News Roundup

Posted 17th January 2020 by Dave Cross
News of spice and cannabis problems in UK and the USA comes as billionaire Presidential runner Michael Bloomberg promises to ban all vaping if he becomes POTUS. But, in Spain, the head of Bellvitge Preventive Medicine defends vaping. Also, Linda Bauld and Suzi Gage point out it’s still safer than smoking.

One in five school-aged teens vape marijuana according to a report published in the Journal of the American Medical Association. Researchers also claim that one in four teens try vaping with nicotine at least once as people try to vilify the harm reduction potential of vaping in the States.

Just before Christmas, a multi-agency panel in Greater Manchester warned that 17 teens had been admitted to hospital during 2019, after vaping a synthetic cannabis product known as ‘Spice’. Coordinator Michael Linnell said: “If they inhale spice they risk the very bad reaction we have now seen on at least a dozen occasions.”

These kinds of reports make getting out of bed in the morning a joyful experience for Michael Bloomberg. The Democratic U.S. presidential candidate announced this week that he intends to ban all vaping should he be elected.

“Today one in four high school students are addicted to vaping and it’s a brand new thing. It’s so bad,” said the duplicitous billionaire seeking to cash in on public ignorance and fear.

“President Trump promised to remove flavoured e-cigarettes from the market back in September, but instead he has bent over backwards to protect the tobacco lobby’s profits. We need a leader who will stand up to the industry and protect our children’s health.”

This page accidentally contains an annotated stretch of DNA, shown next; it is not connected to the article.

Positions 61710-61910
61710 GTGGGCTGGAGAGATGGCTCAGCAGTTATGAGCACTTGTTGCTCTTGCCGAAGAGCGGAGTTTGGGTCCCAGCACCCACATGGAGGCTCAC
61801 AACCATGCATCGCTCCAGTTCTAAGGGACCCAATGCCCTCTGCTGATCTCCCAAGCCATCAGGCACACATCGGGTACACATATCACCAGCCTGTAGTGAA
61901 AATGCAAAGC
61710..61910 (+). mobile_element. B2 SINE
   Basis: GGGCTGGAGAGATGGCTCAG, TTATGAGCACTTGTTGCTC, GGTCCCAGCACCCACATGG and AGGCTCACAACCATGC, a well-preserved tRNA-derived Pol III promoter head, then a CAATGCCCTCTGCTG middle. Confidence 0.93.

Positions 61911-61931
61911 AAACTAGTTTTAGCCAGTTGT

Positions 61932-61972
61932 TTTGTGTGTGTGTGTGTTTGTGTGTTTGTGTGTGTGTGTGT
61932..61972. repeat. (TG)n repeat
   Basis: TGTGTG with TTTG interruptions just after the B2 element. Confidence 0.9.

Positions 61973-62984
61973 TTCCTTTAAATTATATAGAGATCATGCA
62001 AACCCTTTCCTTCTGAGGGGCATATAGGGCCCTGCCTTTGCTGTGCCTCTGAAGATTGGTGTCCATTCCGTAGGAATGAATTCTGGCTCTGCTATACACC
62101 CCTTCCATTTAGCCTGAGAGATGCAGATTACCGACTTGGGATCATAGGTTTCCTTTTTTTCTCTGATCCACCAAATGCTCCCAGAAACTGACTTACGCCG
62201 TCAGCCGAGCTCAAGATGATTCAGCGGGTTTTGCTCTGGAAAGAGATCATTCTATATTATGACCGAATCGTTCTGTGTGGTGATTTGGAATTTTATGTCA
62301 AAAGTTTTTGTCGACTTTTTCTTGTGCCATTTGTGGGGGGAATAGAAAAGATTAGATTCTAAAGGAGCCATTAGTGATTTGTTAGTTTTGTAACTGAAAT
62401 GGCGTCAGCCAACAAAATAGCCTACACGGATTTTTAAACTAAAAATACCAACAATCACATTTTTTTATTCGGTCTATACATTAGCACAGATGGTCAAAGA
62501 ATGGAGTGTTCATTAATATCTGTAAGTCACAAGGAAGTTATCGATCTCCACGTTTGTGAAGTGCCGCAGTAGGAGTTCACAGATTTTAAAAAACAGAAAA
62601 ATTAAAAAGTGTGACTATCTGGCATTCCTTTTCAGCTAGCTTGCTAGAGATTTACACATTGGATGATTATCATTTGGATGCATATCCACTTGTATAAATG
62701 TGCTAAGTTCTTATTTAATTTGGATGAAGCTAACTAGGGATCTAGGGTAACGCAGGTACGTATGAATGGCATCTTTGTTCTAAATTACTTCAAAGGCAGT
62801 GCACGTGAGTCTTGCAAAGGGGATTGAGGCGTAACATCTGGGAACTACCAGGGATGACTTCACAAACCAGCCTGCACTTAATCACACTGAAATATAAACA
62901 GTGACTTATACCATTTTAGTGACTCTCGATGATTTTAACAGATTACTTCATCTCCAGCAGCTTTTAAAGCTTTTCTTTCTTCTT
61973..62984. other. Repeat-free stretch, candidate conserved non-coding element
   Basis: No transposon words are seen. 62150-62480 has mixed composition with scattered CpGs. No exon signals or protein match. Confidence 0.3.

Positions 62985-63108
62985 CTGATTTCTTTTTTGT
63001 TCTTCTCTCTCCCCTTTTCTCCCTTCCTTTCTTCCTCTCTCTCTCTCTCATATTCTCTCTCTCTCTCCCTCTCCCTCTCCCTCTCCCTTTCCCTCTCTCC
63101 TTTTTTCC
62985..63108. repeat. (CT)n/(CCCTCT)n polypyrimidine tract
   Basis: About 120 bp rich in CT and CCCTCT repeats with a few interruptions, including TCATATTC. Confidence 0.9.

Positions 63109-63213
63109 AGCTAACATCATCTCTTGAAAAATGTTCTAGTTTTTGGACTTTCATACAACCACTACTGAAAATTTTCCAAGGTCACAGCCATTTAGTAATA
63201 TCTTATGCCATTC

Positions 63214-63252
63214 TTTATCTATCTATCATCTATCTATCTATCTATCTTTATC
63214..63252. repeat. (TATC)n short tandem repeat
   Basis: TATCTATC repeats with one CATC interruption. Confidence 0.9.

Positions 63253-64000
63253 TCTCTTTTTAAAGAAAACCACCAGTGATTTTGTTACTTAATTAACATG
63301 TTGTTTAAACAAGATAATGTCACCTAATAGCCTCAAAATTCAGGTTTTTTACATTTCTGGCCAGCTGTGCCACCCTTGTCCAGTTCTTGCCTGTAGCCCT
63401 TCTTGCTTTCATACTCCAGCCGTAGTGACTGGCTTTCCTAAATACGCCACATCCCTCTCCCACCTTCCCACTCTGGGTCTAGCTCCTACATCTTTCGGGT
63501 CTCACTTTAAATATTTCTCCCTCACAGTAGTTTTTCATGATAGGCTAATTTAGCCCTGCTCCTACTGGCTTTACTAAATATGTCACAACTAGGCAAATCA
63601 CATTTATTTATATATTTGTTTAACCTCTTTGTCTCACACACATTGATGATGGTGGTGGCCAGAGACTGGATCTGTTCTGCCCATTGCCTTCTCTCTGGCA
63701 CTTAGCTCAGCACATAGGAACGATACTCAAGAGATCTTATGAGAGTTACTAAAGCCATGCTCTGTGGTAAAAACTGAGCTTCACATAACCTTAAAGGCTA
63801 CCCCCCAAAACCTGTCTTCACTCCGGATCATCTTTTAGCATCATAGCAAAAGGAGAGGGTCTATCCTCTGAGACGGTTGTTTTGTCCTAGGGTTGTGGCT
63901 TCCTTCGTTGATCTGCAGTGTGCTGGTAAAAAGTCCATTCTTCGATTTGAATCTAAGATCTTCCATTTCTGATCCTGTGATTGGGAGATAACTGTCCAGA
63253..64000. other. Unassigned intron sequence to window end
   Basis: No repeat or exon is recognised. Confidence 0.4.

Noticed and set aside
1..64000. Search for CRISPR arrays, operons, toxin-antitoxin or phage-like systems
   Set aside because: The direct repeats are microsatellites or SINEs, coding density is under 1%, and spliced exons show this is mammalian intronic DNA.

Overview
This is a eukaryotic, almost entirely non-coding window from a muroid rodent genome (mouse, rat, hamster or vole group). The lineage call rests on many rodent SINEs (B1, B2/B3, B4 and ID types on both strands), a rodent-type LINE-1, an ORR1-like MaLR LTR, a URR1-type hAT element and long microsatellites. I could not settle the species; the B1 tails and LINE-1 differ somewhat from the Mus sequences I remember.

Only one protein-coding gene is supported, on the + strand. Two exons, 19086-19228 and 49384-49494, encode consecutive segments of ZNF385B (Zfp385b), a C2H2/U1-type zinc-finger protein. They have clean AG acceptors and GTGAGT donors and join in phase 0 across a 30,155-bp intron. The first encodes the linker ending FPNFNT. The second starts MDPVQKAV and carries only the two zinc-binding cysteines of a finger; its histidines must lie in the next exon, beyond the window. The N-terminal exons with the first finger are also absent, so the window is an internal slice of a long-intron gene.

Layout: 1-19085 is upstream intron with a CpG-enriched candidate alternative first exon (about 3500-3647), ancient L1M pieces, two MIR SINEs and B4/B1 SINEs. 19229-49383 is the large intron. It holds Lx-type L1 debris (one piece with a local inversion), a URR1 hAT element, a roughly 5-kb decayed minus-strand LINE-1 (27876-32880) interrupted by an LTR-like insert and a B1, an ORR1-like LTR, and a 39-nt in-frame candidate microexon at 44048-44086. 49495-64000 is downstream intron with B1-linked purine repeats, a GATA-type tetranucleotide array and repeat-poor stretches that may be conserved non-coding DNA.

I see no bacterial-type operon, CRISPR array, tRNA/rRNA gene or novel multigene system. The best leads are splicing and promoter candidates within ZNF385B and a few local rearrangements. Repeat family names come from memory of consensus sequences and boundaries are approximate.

Set against the prevailing American wind of scientific illiteracy, Josep Maria Ramón, head of the Preventive Medicine service at Bellvitge Hospital in Barcelona, spoke out in favour of vaping and tobacco harm reduction.

He attacked Spain for being the “most belligerent” country in Europe in it’s approach to electronic cigarettes. He spoke about how legislators need to focus on promoting good science and called for more rigor in studies to combat the populist nonsense that surrounds vaping.

His comments reflect those recently made by Linda Bauld and Suzi Gage who pointed out that vaping is one of the biggest healthcare developments over the last decade. Speaking about the EVALI/synthetic cannabis problems, they said: “it became clear that it was not nicotine vaping that was implicated. Details were slow to emerge because the substances involved were in fact cartridges containing cannabis (primarily tetrahydrocannabinol or THC). These were often obtained on the illicit market, and in some cases being used by children. This meant users were reluctant to admit what they had vaped.”

“In the UK, vaping has been credited with contributing to recent reductions in smoking. Studies published in 2019 showed that e-cigarettes help smokers quit and can benefit cardiovascular health. Even in the US, recent research suggests any rise in youth vaping has coincided with sharp declines in young people smoking.”

Related:

  • Trends in Reported Marijuana Vaping Among US Adolescents, 2017-2019, Journal of the American Medical Association – [link]
  • Self-reported Marijuana Use in Electronic Cigarettes Among US Youth, 2017 to 2018, Journal of the American Medical Association – [link]
  • Bloomberg Vows to Ban Flavoured E-Cigarettes – [link]
  • El jefe de Medicina preventiva de Bellvitge defiende el ‘vapeo’ – [link]
  • E-cigarettes are still safer than smoking – [link]


 Dave Cross
Article by Dave Cross
Freelance writer, physicist, karateka, dog walker